@neauoire are you around? how can I set up a sunvox thing like you had set up in your demos to me with the timing problems?
@neauoire orca-c doesn't attempt to elevate its scheduling priority, so if you're running a bunch of web browsers that are playing animations and multiple audio programs at the same time, the linux kernel is going to give very low priority to orca. it will basically treat it like a background process and possibly only run it a few times per second, vs thousands of times for the web browsers.
@neauoire i suspect what's happening is that you have too many processes running on your linux machine that want elevated/audio priority, and the cpu load is too high, and so the linux kernel is hardly ever scheduling the orca process, so it can't ever fire off its events with accurate timing.
@neauoire if you use 'nice' to boost the priority of the orca process, does the time jitter get less bad?
In the current (existing, old) orca-c code, it sends a MIDI note with velocity 1.
But I'm updating it to match the current orca JS behavior.
But the current orca JS behavior looks like it sends a MIDI note with velocity 0... which is actually a note off, which would be wrong, and generate incorrect MIDI output if there's no matching note on (which there probably isn't.)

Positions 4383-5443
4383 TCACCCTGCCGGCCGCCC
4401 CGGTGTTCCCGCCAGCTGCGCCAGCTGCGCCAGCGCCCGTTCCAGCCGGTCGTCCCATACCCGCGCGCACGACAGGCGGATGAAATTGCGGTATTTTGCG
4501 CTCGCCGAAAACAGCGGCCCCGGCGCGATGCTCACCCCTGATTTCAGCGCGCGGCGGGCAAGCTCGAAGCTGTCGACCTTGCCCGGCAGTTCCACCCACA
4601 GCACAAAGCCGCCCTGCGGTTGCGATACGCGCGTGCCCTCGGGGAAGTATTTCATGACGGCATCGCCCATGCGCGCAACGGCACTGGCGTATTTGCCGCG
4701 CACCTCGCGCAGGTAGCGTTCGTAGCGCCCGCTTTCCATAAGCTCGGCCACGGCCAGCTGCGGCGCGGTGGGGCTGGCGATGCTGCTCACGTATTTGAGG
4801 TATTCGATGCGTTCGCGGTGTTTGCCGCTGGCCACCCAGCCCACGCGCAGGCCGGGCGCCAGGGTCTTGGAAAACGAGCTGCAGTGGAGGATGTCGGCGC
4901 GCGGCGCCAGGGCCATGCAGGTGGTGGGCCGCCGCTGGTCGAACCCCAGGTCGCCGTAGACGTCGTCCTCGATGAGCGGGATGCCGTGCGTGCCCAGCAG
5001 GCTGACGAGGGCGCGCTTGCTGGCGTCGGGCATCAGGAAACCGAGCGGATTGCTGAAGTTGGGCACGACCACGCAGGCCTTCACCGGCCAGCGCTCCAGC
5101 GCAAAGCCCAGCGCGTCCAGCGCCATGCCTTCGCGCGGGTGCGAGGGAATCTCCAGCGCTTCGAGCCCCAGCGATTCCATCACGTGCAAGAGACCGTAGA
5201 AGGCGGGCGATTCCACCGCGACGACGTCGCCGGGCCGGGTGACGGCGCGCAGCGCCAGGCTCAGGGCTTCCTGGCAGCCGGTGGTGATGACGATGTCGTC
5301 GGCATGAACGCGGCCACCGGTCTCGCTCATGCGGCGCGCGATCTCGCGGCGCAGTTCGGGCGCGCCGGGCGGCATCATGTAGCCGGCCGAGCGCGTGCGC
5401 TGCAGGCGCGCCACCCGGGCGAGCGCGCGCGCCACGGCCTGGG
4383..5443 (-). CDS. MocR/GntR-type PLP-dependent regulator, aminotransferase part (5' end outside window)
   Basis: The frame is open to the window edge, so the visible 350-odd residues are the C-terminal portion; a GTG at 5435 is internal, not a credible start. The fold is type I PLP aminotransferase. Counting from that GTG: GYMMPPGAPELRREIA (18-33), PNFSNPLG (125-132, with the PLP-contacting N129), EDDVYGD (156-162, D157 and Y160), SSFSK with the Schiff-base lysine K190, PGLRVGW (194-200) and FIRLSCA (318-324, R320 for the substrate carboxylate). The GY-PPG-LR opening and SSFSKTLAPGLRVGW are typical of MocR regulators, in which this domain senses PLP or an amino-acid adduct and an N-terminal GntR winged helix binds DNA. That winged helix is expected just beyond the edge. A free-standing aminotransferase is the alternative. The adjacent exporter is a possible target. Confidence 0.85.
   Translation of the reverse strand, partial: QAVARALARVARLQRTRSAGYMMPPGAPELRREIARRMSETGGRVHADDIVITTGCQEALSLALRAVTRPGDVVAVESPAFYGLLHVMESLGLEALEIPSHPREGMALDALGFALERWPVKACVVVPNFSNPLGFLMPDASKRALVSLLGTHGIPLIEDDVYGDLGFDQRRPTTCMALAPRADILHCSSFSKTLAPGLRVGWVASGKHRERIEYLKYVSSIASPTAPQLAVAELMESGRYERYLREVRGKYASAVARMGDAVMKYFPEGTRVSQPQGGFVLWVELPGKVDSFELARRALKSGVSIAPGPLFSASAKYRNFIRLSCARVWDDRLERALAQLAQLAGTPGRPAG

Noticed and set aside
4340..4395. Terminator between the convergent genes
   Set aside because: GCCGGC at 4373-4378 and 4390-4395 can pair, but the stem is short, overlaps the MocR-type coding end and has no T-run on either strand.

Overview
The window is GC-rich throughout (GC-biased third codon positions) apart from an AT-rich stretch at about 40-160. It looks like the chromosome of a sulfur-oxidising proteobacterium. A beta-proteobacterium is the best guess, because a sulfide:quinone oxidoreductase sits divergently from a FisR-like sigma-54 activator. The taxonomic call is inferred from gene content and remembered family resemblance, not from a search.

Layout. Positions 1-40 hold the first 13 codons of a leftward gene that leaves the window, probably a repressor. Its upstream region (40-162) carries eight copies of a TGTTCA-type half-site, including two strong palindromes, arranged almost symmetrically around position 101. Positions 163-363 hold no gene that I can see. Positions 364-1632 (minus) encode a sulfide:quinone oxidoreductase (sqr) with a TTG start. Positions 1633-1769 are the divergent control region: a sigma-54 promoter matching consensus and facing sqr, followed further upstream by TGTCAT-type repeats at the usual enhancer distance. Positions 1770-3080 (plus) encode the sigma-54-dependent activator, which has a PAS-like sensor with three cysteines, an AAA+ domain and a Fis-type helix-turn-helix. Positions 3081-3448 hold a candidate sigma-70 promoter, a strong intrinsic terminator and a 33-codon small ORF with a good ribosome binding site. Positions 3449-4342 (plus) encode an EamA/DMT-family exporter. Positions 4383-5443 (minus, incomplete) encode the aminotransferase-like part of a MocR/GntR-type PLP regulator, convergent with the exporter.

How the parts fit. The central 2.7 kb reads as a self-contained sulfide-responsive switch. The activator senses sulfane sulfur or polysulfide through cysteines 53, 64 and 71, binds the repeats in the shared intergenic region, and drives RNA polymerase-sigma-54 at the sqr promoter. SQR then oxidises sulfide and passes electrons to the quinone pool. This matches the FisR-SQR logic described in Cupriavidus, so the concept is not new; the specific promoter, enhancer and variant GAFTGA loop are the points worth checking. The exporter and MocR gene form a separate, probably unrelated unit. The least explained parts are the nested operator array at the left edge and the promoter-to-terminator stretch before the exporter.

@neauoire huh, uhh... is the new behavior for orca's MIDI velocity supposed to allow for a 0-velocity note being sent? because that's a note-off... it would cause problems
@neauoire the link to orca on your site from the orca-c github repo is broken again... do you want to change it to something else?
If you give up distributed protocols or ratcheting/perfect-forward E2EE, then it gets way easier and more efficient to implement these things.
You could make something with a lot of features that isn't a crazy nightmare to implement for both the server and client, and which doesn't suck up a constant 300kbps worth of bandwidth just idling.
What I actually want is a remake of Hotline or KDX.
Chat, file sharing, and asynchronous style BBS/forum posting.
Low-waste protocol. Fewer round trips to servers to work better on high latency connections. Incremental data exchange with clients. Easy to implement and easy to move the host between machines if hardware fails.
The new things like Matrix or Mastodon are 'big idea' things, like fully federated or P2P distributed, or E2EE. Which makes them wasteful in resources and complicated.
Example usage of the config file helper thing I made for Orca-c: https://gist.github.com/randrew/9e56bd3b64c269022b75d62c543c48a8
It does a bit of work behind the scenes to avoid doing any allocations (except for the file name path) and to preserve the comments and ordering of stuff in the existing config file (if any.)
It also doesn't make you pre-serialize/pre-create the strings with the config values. You can just stream them out.
(There's also a reading/loading counterpart, which is more simple.)
@neauoire ok I’m awake now, I can help fix your thing
Revel in the marvels of the universe. We are a collective of forward-thinking individuals who strive to better ourselves and our surroundings through constant creation. We express ourselves through music, art, games, and writing. We also put great value in play. A warm welcome to any like-minded people who feel these ideals resonate with them. Check out our Patreon to see our donations.